Stables at 60! Putting on a show is all about the teamwork

Teamwork is the key to staging productions at the Stables Theatre which is in the midst of its 60th anniversary celebrations this month writes Lynda Foy.

Frank Jenks, one of the volunteers who is working on the set for the Chicago Heights Drama Group’s satire which opens at the theatre next Friday (June 21st), said: “It is very much teamwork. It takes 13 people to put one person on the stage. There’s sound, lighting, stage management, props and a prompt.

“Then there’s two people in the bar, two in the box office, two on front of house and two serving the teas.”

Made to measure: Ian Morson chooses timber to use for set while Keith Hunt checks the size of a wooden frame and the set builders check the dimensions of their latest work.

A small team of volunteers is currently building the set for The Musical Comedy Murders of 1940, by John Bishop, which the American visitors will present from next Friday and Saturday (June 21st, 22nd) and then from Wednesday, June 26th, until Saturday, June 29th.

The Chicago group, which arrives on Monday, will spend two weeks in Hastings, with social events and outings planned for them by Stables members. The trip is part of an exchange programme between the Americans and the Stables which began 20 years ago.

Building a production: Set builders from left, Philip Cooper, Ian Morson, Frank Jenks. Rear, Keith Hunt and David Bastin.

Ian Morson, who organises set building sessions, said: “Thankfully we’ve volunteers who are good at DIY. We have got a week to build this set and that is a very tight timescale for us.”

The team usually knock down a set and rebuild one every month, with some sets taking longer to prepare than others.

Ian added: “A box set like this is quiet easy, but the more imaginative sets can be a challenge.

“When we presented the plays, White Liars and Black Comedy, the set designer wanted to use scaffolding and we had to build it very precisely – it took a lot of time.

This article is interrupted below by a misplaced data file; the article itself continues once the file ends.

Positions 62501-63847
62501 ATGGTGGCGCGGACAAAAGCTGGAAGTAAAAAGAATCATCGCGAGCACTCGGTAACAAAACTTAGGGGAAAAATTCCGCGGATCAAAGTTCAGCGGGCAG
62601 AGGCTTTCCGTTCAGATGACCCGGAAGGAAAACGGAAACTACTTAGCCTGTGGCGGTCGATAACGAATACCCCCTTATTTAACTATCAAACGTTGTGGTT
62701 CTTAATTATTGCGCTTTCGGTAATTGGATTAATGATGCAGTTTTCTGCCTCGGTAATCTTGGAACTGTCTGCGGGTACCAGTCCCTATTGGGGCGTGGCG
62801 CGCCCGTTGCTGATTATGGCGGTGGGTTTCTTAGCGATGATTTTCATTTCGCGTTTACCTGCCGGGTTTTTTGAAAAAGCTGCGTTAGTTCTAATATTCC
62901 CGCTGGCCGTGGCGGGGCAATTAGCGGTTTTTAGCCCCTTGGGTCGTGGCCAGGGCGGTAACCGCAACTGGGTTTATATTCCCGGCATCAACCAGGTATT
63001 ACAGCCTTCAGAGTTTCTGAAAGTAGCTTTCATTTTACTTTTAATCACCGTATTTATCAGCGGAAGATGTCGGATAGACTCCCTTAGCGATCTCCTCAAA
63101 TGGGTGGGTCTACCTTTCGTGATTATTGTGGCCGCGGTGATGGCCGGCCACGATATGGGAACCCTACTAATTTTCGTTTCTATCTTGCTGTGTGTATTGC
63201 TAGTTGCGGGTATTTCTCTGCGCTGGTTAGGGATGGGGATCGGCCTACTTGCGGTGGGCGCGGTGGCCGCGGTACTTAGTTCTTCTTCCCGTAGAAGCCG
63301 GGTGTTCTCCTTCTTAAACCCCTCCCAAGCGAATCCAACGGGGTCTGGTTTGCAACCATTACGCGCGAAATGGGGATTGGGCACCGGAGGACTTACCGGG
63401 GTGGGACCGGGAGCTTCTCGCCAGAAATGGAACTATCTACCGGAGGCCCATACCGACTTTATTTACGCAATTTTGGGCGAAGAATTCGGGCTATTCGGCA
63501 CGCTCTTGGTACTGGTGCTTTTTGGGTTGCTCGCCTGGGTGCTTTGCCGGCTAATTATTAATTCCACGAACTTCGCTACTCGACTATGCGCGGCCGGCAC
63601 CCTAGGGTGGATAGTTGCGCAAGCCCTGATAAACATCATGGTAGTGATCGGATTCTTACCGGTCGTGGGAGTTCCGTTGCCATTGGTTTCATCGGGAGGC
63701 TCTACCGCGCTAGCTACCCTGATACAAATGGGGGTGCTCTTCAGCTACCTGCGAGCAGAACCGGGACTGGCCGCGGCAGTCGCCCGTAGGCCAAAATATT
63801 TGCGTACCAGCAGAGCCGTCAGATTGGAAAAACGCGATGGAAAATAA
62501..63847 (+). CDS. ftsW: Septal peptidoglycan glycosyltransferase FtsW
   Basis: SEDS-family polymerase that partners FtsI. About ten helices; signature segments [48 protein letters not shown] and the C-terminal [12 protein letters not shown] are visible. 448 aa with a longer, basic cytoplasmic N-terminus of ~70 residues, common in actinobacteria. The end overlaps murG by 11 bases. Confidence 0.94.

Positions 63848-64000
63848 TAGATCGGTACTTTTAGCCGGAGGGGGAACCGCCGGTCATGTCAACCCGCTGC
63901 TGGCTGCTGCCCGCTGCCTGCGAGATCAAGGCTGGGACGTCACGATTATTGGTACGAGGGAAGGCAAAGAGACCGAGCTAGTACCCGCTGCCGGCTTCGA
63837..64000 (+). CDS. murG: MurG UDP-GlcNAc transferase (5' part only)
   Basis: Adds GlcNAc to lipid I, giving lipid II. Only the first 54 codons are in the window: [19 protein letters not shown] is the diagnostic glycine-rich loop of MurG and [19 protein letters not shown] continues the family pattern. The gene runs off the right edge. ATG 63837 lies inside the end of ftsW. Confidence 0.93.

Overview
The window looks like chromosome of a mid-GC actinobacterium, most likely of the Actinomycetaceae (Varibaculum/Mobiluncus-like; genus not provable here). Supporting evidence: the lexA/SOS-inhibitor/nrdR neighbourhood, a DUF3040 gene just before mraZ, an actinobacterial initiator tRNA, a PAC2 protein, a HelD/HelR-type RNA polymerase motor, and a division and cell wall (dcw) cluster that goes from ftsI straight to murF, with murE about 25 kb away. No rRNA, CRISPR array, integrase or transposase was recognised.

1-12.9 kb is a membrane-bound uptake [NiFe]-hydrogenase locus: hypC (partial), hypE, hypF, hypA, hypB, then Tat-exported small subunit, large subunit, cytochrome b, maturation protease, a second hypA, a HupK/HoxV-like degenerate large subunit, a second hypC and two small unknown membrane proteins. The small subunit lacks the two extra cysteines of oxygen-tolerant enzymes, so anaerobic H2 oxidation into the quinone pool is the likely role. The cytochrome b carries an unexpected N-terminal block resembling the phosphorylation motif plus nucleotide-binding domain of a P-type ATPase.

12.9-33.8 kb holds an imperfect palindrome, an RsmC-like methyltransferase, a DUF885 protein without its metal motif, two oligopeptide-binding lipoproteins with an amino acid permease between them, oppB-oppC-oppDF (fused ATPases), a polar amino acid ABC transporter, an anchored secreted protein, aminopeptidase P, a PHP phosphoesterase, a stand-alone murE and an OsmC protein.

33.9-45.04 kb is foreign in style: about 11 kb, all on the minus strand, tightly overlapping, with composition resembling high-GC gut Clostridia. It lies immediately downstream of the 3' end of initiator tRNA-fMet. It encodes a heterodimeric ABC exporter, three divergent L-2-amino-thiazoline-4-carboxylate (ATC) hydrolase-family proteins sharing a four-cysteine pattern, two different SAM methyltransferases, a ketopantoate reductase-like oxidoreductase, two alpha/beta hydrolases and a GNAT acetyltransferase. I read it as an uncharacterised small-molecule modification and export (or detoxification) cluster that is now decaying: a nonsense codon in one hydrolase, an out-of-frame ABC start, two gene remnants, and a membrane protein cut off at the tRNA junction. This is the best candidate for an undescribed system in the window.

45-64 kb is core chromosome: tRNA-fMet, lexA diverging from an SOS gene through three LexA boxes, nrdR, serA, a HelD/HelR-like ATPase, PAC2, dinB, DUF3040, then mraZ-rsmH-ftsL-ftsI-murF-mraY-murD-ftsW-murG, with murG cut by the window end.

“Every show is built from scratch. We have a professional lighting engineer, Jonathan Richardson, and he sometimes helps with this.”

The team recycles a lot of the timber used to build the box sets and flats for the scenery. Many props are stored-in house, including furniture and costumes, but sometimes items like pianos and sofas are bought from second hand shops or charities and given back when the production is over.

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Frank Jenks in the control room at the Stables Theatre, Hastings.

Frank Jenks, who helps to organise the lighting, sound and special effects in the control room, said: “We have a complete sound surround system here. There’s very little we can’t do with lighting effects.

“When I started here 30 years ago, everything was manual control, there were no computers. There was reel-to-reel music and a gramophone. Now it’s all computer-controlled.”

Tickets for the Chicago Heights’ production are selling well. Details from the box office on 01424 423221 or book online at

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